Iranian Government Delays Pastor's Death Sentence for Apostasy One Year Hoping Media Will Forget
You may have heard of the court case of Youcef Nadarkhani in recent months. If not, he is an Iranian Christian pastor sentenced to death for preaching Christianity and refusing to recant his faith and convert to Islam. His case gained international attention from the reporting of several human rights organizations, Christian organizations and Irani watch groups. Pressure has been put upon many influential political leaders to demand the release of the man on the ludicrous charges, but as of now the charges have only been condemned. Due to attention though, the Iranian government has stayed the sentence of execution.
The question remaining is what to become of the pastor? Why was his execution stayed if the Iranian government is holding up the charges and the sentence? The only reason the government could be delaying the execution while still upholding it is due to the fact that they want the media attention to die down. Therefore, when the pastor faces his death for apostasy, the world will have forgotten about him, and there will be no outrage. The government has announced a one year delay on the execution. According to a report from persecution.com, the presiding judge was given orders from the Ayatollah Sadegh Larijani, to use any means necessary to coerce the Nadarkhani to disavow his Christian faith and convert to Islam during this stay in prison.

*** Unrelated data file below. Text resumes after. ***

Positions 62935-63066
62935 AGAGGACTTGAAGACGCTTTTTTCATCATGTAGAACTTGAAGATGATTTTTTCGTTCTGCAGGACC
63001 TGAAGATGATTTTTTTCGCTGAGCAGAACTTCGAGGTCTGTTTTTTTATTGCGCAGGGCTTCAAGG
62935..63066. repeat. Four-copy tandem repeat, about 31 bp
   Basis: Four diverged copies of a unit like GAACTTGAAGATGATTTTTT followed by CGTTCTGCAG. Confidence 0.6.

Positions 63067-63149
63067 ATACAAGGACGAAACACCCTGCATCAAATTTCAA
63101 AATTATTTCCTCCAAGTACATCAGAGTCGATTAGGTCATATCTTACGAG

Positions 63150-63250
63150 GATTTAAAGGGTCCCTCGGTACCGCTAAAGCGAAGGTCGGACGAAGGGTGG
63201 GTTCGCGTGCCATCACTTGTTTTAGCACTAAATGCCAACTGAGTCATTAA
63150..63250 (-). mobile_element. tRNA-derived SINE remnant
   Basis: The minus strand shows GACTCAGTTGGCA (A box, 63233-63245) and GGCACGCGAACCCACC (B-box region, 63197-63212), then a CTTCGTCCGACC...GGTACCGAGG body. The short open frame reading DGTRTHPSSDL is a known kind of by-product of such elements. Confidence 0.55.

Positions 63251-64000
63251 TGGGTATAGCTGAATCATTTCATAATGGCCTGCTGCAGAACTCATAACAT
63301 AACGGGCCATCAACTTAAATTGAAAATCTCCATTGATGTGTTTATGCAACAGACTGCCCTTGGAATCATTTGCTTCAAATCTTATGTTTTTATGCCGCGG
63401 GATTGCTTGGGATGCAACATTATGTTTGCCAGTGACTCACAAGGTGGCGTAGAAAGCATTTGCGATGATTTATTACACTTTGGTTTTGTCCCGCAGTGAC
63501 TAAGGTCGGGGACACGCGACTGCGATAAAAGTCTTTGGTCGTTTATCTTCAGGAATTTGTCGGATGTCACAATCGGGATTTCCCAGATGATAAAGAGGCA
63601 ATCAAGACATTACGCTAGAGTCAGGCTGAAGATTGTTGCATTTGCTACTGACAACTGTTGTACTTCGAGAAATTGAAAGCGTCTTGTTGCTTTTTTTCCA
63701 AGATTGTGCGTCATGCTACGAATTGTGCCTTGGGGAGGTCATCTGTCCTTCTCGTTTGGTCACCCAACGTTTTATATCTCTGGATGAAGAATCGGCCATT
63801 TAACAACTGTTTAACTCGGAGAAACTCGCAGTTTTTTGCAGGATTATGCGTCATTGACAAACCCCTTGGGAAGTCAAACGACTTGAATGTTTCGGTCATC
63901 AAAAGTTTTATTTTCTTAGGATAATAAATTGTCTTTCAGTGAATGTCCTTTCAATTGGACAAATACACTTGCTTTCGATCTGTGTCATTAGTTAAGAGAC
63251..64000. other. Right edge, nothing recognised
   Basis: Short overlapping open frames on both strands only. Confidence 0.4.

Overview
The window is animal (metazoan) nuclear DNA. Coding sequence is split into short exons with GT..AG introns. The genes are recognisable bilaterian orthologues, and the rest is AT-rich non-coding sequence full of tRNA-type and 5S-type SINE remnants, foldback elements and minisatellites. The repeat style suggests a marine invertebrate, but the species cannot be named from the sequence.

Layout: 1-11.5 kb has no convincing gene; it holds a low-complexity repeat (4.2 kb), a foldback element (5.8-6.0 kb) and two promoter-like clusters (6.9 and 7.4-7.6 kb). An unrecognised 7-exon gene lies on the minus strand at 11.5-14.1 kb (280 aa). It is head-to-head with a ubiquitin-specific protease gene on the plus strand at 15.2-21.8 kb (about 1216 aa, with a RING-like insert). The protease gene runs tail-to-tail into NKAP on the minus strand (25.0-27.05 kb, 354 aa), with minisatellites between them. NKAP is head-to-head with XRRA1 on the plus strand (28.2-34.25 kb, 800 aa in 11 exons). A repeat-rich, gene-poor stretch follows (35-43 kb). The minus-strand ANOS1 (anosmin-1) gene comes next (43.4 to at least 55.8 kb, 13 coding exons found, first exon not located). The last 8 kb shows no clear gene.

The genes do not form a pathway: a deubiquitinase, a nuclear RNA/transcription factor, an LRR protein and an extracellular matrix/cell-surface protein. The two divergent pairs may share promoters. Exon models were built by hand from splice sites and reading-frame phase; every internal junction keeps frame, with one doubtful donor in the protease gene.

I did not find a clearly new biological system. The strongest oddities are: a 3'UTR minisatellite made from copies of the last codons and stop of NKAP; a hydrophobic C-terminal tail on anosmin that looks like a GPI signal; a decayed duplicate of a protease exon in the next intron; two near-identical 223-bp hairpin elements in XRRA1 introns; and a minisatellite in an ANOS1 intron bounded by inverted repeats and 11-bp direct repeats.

The pastor was charged with the crime of apostasy in October 2009, when he wouldn't permit his two young sons to study the Quran in school, citing his freedom to do so under Article 13 or the Iranian Constitution:"Zoroastrian, Jewish, and Christian Iranians are the only recognized religious minorities, who, within the limits of the law, are free to perform their religious rites and ceremonies, and to act according to their own canon in matters of personal affairs and religious education." After this, he was arrested by secret police and thrown in prison for attempting to preach to Muslims. Nadarkahni was tried almost a year later in September of 2010 and received a death sentence for the charge of apostasy in November 2010. His case was brought before Iran's Supreme Court for reconsideration in 2011 and the decision was upheld in July 2011. He now awaits his death sentence. Throughout his time in prison, there have been many attempts by the Iranian government to convert him to Islam including using methods of threats and medication. Due to his refusal to convert, his wife was then arrested, tried without an attorney and sentenced to life in prison. She has since appealed and been released. Youcef still remains though, and endures conversion attempts and now waits another year for his death sentence to be carried out.Continued on the next page